One of the few things that did not change after PSA Group merged with Fiat Chrysler Automobiles, creating Stellantis, was the status of Maserati. It remains a stand-alone company.
Maserati, with just 16,900 global sales last year, is the smallest of Stellantis' 14 brands, but its position in the market allows it to set the standard for the company when it comes performance and price.
An example of this is the MC20 coupe, which squeezes out 630 hp from its twin-turbo, 3.0-liter V-6 engine, and starts at 215,000 euro in Italy.
To stand out in the increasingly crowded supercar sector Maserati leveraged its operational independence, giving its engineers in Modena the responsibility of developing the MC20's chassis and engine.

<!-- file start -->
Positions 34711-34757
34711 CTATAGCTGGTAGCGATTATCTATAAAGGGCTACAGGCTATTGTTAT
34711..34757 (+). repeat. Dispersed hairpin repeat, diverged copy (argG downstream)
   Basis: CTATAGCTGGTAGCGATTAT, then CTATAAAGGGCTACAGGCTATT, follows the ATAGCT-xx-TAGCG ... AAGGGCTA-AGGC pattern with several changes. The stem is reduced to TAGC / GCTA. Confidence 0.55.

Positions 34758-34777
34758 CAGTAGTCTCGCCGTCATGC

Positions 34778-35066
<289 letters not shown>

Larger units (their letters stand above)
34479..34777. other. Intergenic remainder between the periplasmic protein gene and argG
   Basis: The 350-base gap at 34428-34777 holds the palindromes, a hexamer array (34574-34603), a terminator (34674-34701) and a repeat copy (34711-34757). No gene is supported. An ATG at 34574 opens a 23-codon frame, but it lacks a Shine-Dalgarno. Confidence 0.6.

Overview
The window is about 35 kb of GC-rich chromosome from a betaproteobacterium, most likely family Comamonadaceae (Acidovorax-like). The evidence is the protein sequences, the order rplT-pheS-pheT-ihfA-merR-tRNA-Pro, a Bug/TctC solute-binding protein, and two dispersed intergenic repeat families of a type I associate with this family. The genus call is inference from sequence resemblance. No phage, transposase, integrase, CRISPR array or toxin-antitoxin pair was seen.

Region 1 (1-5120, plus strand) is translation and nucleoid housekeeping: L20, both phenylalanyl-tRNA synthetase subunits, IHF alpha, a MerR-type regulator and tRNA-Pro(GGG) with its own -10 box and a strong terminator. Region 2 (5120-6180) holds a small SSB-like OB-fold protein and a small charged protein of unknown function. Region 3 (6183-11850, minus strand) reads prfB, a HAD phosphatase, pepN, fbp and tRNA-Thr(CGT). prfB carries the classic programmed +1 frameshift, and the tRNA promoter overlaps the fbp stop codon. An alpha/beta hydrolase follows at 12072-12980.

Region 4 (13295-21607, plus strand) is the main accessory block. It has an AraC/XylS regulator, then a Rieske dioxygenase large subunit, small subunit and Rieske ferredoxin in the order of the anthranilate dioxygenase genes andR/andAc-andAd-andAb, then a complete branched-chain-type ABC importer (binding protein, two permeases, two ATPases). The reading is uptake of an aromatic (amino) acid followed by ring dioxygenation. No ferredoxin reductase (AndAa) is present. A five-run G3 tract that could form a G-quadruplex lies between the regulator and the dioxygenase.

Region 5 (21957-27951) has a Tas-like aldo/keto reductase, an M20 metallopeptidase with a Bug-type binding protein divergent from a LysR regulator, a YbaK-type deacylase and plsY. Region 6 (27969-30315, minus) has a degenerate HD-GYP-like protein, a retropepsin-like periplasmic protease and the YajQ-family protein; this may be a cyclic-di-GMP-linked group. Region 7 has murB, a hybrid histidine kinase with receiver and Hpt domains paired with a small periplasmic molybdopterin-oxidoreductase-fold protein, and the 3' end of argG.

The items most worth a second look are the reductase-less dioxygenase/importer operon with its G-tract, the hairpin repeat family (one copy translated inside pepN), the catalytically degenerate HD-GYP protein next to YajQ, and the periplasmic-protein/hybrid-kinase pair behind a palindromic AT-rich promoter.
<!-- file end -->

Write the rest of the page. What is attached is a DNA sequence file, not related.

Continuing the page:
Maserati was also in charge of the car's design. The only external contribution came from Italian racing specialist Dallara, which helped with taerodynamics.
One of the boldest decisions Maserati made was to fit the MC20 with a V-6 engine instead of a V-8, which has been the brand's preferred powerplant for decades.
Giving up two cylinders didn't sacrifice power, as the 3.0-liter Nettuno engine pumps out 630 hp and 730 newton meters (538 pound feet) of torque, resulting in a 0 to 100 kph (0-62 mph) time of 2.9 seconds and a top speed of 326 kph.
To create Stellantis' most powerful engine, with an astonishing output of 210 hp per liter, Maserati had to develop its own combustion system, called Maserati Twin Combustion, which is capable of adapting to all operating conditions.